TOKYO, July 3- Japanese government bond prices firmed on Friday, tracking firmer Treasuries after a disappointing U.S. employment report raised doubts about whether U.S. interest rates would rise this year. Volume was thin due to caution ahead of Greece's referendum on Sunday on its bailout conditions, as well as a U.S. market holiday on Friday to observe...» Read More
If the U.S. defaults on its obligations in early August, it will be because the President chose not to exercise his power to raise the debt ceiling on his own.
Should investors be raising cash because of all the drama in Washington? Doug Kass, Seabreeze Partners weighs in.
Most analysts that CNBC spoke to were against buying insurance on Treasurys or shorting U.S. government bonds. Instead they said they would focus on the forex markets, which could see the biggest moves in the worst-case scenario—if the U.S. defaults and has its credit ratings cut.
All eyes are turned towards the clock as the August 2 deadline for the US debt talks approaches. Treasurys investors could stand to benefit if Congress cannot agree to raise the debt ceiling.
European leaders could temporarily steal the spotlight from Washington lawmakers Thursday, as they meet in Brussels to discuss the Greek debt crisis and how to keep contagion from spreading.
Defying a veto threat, the Republican-controlled House voted Tuesday night to slice federal spending by $6 trillion and require a constitutional balanced budget amendment to be sent to the states in exchange for averting a threatened Aug. 2 government default.
A positive start to earnings season, including blowout results from Apple, is helping investors shake off worries and start buying the dips. On tap for Wednesday: UTX, AmEx, Intel.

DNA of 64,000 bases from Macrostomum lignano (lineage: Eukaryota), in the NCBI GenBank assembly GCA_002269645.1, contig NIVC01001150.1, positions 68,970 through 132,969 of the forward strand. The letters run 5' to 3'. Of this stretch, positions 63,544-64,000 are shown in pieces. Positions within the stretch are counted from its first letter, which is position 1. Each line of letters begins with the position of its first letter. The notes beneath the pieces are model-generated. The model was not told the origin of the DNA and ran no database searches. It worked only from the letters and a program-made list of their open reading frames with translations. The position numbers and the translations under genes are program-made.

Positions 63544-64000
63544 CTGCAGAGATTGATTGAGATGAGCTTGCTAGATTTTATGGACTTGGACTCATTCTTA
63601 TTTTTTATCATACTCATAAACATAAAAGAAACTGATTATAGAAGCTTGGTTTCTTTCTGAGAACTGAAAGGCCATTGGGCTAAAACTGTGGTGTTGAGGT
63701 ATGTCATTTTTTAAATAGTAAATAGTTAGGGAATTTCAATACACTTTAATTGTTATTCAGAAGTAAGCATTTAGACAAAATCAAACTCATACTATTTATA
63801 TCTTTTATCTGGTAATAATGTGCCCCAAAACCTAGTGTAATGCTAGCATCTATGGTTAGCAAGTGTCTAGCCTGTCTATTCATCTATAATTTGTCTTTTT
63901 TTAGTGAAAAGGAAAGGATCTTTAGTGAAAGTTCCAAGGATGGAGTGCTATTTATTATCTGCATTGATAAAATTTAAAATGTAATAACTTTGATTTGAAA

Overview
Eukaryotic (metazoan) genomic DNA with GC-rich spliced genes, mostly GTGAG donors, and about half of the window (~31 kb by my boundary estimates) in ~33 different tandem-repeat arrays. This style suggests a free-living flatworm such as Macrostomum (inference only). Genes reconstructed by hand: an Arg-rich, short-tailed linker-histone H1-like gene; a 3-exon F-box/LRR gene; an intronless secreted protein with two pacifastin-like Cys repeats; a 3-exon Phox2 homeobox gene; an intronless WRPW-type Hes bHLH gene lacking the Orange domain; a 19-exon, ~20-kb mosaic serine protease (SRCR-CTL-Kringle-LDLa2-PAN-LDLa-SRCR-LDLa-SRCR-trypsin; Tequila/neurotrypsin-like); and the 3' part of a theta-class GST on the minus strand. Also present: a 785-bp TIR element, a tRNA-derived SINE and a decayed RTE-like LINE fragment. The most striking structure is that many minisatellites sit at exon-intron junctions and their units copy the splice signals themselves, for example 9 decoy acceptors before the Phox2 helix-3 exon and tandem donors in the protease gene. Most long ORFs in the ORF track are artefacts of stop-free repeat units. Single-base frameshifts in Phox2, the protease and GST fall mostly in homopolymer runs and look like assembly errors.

Share your opinion in Wednesday's poll.
A lot of people assume that if the ratings agencies downgrade the credit rating of the United States, it will trigger a sell-off of Treasuries. Some even suppose that a sell-off would be automatically triggered by regulatory and fund charter requirements. Fortunately, this isn’t true.
However grim Washington’s debt and deficit negotiations may seem to Americans, the impasse is nearly as disturbing for China. As the United States’ biggest foreign creditor—holding an estimated $1.5 trillion in American government debt—China has been a vocal critic of what it considers Washington’s politicized profligacy.
Two weeks before their final deadline, President Barack Obama and top lawmakers will face more pressure Tuesday for a debt deal amid a growing sense that a last-ditch plan taking shape in Congress may be the only way to avoid a devastating U.S. default.
Gold is likely to hit $1,650 an ounce by the end of the year and could even hit $1,700, according to one analyst.
Traders are hoping earnings will continue to emerge as a bright spot Tuesday, when a string of major blue chips report ahead of the market open and Apple reports after the closing bell.
Debt drama in the US and Europe continues next week just as earnings season gets into full swing. It's going to be a volatile week for the market.
The debate has lasted longer and has been more intractable than anyone has expected, says John Chambers, S&P managing director.
A U.S. default isn't a matter of "if" but "when," David Murrin, chief investment officer at Emergent Asset Management, told CNBC.
Google's strong earnings and rocketing stock price may temporarily distract investors, but tension around U.S. debt ceiling discussions and the results of European bank stress tests Friday could quickly snap markets back to bigger concerns.
“The ironic thing—and it’s not out of the realm of possibility—is that the financial panic from these events could actually rally Treasuries on what would be the ‘Mother of all’ fear trades,” says one strategist.
Don't be so sure that there won't be a market for unauthorized government bonds.
It is well known that America’s public pension funds are in serious trouble. A study by the Center for Retirement Research at Boston College recently estimated the funding gap at state and local pension funds is nearly $700 billion, or roughly 80 percent of current liabilities. Compare that to 1999, when state pension funding stood at 102 percent.